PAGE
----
In fact we visited a couple of waterfalls, and a whole lot more. It turned out that not so far away from the road, on either side, were cliffs where the land dropped down into spectacular valleys. Also, less obvious, there were little pockets of vegetation here and there, some turning out to be tiny patches of jungle complete with lianas and monkeys, (and one with a grey eagle owl which flew onto a branch nearby, until it was finally chased away by two red-bellied paradise flycatchers), and there were great rock formations all around, including a wonderful slot canyon. The whole area was completely stunning - a truly wild and unspoilt place - and I spent a great couple of days hiking around it. I'm not sure what more to say about it to do it justice, so have attached rather a few more photos than normal. It was hard to photograph because of the strong sun and the haze from burning of vegetation, but hopefully these give some indication of the beauty and variety of the scenery there.
I also saw a big fat black scorpion near my feet whilst eating dinner, but I guess you all know what those look like!

Waiting for a ride

After finishing my work in Guinea, I took a few days to travel around the country, to see the Fouta Djalon region that people rate so highly. But I had forgotten how difficult it is to travel in this part of Africa, and my itinerary began to look way too optimistic.

On the first day I tried to get to the bus/taxi station early, to get the journey to Kankan, and from there to Dabola, over as quickly as possible. However no-one at my hotel was around, and my bill had to be prepared by hand, so I was late leaving. Then after a half-hour’s walk I finally got to the station a little after 7:30. The early taxi was already full and preparing to depart, and I was the first person in the queue for the next one. For those who have not travelled in this region I should explain that taxis (old Peugeots) usually operate on a fixed route basis, and the driver will not depart until all possible places have been filled. This means two (occasionally three) in the front passenger seat and four in the row behind, and lots of luggage on the roof.

If I have no fixed timetable I am quite good at dealing with this type of situation now. I know that I should choose a seat and put something (a cheap item of clothing) on it to save it, and then go and find a place in the shade to wait. There is no point asking what time the taxi will leave, no point in repeatedly looking at your watch – you just have to be patient.

I don’t tend to get out a book at such times as that would take me away from the place I am trying to experience. Instead I just sit and watch the life around: the women manning little stalls selling coffee, bread, oranges; the wandering salesmen with armfuls of men’s shirts, towels, steering wheel covers, fake perfumes, or whatever else they bought at the market earlier in the morning, hoping to make a small margin from those without the time or energy to go to the market; small children selling tissues, sweets and toothpaste; the occasional blind beggar with an obligatory small child to lead them around while they sing their prayers for alms; and assorted unemployed youths and women with babies on their backs passing through or hanging around. It is very entertaining, particularly if you enjoy looking at the women’s clothes and hairstyles.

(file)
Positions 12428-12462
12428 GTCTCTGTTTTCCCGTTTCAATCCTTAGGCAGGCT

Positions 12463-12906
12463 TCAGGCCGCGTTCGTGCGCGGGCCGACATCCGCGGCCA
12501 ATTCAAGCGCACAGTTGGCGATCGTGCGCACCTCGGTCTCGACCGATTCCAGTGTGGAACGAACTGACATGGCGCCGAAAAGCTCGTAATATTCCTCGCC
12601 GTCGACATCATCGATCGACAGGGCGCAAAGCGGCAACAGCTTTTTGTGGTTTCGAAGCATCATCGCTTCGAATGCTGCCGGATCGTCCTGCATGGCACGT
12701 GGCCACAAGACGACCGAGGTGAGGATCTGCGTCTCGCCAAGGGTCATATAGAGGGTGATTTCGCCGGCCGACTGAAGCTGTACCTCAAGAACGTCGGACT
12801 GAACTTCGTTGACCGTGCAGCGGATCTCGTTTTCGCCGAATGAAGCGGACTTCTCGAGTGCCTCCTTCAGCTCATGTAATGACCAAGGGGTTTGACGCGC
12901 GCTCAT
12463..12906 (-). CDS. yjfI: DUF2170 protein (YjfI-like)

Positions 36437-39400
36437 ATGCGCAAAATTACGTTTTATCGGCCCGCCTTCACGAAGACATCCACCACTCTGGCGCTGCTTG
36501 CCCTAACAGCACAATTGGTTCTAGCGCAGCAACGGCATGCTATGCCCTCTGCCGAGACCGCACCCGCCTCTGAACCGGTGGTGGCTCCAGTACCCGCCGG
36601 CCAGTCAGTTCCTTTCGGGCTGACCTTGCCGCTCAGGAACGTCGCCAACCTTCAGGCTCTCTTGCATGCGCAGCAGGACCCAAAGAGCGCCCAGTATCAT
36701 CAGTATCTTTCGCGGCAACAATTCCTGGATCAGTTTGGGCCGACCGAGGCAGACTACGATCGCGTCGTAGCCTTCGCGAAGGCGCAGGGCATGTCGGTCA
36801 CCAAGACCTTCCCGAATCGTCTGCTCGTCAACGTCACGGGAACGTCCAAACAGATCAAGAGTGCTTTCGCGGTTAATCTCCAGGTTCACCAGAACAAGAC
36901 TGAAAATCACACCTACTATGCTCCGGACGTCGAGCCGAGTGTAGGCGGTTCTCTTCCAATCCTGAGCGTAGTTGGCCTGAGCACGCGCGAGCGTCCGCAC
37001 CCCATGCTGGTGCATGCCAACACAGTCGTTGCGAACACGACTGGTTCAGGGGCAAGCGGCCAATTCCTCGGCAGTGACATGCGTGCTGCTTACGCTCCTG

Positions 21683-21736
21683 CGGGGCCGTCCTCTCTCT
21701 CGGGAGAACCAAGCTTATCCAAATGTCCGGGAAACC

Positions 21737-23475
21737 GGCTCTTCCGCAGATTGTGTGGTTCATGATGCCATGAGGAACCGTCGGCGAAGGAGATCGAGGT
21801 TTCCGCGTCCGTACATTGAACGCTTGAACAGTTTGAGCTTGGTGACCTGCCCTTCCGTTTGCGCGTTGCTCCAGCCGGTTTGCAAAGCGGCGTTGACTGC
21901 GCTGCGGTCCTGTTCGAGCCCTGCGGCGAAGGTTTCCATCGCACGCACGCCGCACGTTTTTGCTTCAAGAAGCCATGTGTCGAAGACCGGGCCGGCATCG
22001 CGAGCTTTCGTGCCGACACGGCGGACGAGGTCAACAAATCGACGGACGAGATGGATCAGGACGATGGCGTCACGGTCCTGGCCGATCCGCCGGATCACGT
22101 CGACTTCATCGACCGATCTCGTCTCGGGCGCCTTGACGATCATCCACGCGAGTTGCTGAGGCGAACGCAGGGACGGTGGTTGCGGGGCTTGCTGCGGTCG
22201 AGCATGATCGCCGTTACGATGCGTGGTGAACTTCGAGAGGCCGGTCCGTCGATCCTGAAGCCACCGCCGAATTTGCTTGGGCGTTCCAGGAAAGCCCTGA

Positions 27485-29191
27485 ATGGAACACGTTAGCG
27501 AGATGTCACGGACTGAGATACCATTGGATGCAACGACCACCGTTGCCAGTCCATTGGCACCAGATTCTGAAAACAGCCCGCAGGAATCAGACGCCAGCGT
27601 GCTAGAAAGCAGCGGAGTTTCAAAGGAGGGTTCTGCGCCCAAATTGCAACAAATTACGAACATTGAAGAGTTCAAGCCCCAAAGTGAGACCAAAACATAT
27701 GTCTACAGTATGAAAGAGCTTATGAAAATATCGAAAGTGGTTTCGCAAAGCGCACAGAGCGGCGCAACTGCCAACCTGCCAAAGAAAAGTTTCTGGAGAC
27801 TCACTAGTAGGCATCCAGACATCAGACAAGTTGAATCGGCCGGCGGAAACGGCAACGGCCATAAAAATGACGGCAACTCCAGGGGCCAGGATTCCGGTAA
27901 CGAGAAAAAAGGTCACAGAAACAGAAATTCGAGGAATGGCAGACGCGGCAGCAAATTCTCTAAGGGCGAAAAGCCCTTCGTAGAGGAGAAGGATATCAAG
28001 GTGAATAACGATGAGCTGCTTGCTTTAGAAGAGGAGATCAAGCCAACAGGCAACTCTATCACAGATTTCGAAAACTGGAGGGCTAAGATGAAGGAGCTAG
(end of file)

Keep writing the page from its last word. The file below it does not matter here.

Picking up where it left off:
Eventually there is movement in the taxi. My little rucksack on the roof is shoved aside to make room for big 50kg sacks of rice and bunches of plantains being loaded. The driver revs the engine and we start to get in. It is a tight fit as we all squeeze up, some of the women having to accommodate babies as well as more bunches of plantains and other packages.

Then the driver gets out and wanders off, followed soon after by most of the passengers. It was just one of those mysterious false starts that happen every so often, that I have never really understood. But it is at least usually the start of the departure process; usually we are gone within the next hour.

About an hour later we do set off. I squeeze my knees back into place and wedge my shirt against a sharp pointy bit in the seat back, to get as comfortable as possible. We back out of our parking place and go around the corner – where we stop. I think we may be getting some air put into the tyres. A couple of passengers wander off again. I get out to stretch my legs (one foot was already going numb), then jump back in quickly as the driver revs the engine and we go again. This time we drive back to our original parking place...

To cut a very long story short, we finally left at 13:00, and a journey that I had been advised should take three hours took six, so by the time I got to the first destination on my schedule it was already dark and therefore too late to actually see the place.

The next morning I was at the station by 6:00, as advised, by the driver didn’t even arrive until 7:00 and we did not reach our full complement of passengers until 11:00. We then had an hour of mechanical work on the car – and the second destination on my schedule went the same way as the first…